When the city government of Beijing lowered its health emergency status on the last day of April, waiving the requirement of two weeks of isolation for arrivals from low-risk areas, flight bookings departing the Chinese capital surged fifteenfold within half an hour. A friend who lives in Beijing, ever cautious, told me that he had a panic attack when he had a vision of the coronavirus landing all over the country; he said it was a hasty move by some people to satisfy the craving to be anywhere else. And once the holiday started, cars from other parts of the country started pouring into the capital too, stretching beyond the capital’s outskirts while police and health officials conducted inspections at checkpoints.
These trips hardly make up for plans that were canceled when different parts of China were locked down earlier in the year. While the outbreak was still unfolding, China’s tourism and hospitality sector was bleeding 10 billion yuan ($1.4 billion) a day, according to Analysys, a consultancy firm based in Beijing. The May Day holiday consumption from this week is part of what the Chinese call “revenge spending,” but it’s still conservative compared to normal levels.
Chinese state media is painting a picture of things nearly being back to normal in Wuhan and across the country. From a distance, that may seem true—people are, at least, out and about. But they are masked, and careful about who they approach and where they go. Occasionally, you’ll still spot extremely cautious individuals wearing full-body Tyvek suits. Purchases and food deliveries are often handed over like the two sides are conducting a hostage exchange.
It’s as if our social encounters contain latent hostility—not in the people we meet, but in the settings where this all takes place.
It is difficult to articulate what has been lost because of the pandemic. For many people in Wuhan, there is an unshakeable tug of nostalgia for a city that they never left and for 11 weeks could not leave.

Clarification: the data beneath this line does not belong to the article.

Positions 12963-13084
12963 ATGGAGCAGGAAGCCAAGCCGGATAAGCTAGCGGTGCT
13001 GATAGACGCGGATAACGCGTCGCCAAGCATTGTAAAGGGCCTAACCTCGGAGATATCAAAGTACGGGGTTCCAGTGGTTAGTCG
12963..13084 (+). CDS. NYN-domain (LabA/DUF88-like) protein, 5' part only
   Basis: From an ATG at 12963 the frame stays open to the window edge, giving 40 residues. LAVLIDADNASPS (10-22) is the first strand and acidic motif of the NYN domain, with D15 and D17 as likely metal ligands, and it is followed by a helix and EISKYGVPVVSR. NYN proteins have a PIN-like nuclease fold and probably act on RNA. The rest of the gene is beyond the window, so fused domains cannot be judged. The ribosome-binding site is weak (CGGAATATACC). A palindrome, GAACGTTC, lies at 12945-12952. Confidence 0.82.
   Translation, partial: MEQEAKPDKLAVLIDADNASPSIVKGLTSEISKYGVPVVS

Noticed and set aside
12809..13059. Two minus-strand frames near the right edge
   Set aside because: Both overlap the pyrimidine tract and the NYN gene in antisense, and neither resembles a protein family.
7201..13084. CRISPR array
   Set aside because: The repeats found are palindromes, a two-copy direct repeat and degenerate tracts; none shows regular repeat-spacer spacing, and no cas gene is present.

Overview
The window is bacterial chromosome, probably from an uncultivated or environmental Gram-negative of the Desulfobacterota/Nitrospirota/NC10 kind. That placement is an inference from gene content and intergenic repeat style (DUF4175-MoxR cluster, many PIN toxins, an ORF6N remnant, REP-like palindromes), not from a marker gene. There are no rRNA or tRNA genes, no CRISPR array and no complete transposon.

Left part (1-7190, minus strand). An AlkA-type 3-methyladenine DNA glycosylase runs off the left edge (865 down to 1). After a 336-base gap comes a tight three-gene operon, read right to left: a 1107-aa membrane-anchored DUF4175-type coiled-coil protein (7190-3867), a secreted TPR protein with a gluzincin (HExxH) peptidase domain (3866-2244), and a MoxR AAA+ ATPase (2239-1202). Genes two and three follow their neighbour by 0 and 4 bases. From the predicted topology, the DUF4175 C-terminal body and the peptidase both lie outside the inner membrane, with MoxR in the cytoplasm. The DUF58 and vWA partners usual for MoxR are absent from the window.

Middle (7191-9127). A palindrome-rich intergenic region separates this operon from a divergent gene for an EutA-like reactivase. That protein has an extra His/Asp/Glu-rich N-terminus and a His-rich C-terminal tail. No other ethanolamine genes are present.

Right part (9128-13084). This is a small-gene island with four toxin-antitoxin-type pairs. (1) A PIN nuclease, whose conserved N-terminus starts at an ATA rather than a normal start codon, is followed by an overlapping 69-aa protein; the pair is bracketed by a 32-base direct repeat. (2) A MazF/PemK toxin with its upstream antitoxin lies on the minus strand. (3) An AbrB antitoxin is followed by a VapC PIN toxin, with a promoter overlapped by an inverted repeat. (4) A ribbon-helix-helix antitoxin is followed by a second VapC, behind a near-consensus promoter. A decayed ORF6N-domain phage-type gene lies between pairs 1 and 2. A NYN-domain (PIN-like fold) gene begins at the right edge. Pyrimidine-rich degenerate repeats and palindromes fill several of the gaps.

Wuhan’s transportation bureau estimates that 333,500 passengers will enter and leave the city in the first five days of May. That’s less than half the normal count, but officials expect a rapid uptick as summer approaches. The official precautionary measures and private hesitation in China are a glimpse of what travel will look like when lockdowns are lifted around the world—constant health checks, necessary discretion in public areas, and anxieties stemming from expectations of the next wave of infections, even though we don’t know when or how it will hit.
COVID-19 may fundamentally change the way we travel. Depending on your location, you might need to have your temperature measured and logged when you arrive at an airport or train station, or before you enter some premises. The cabin crew on your next flight might be wearing goggles and latex gloves. Even the seating arrangements on trains, buses, and planes may be redesigned. And when we reach our destinations, there could be additional limitations. These are holes punched through the experience of seeing new places—at least, before the lockdowns kick in again.
For now, there are untainted azure skies in many parts of China. During the nationwide shutdowns of business and industry, the air cleared up. But one question lingers under the picture-perfect firmament many miles from home: When will we start to get sick again?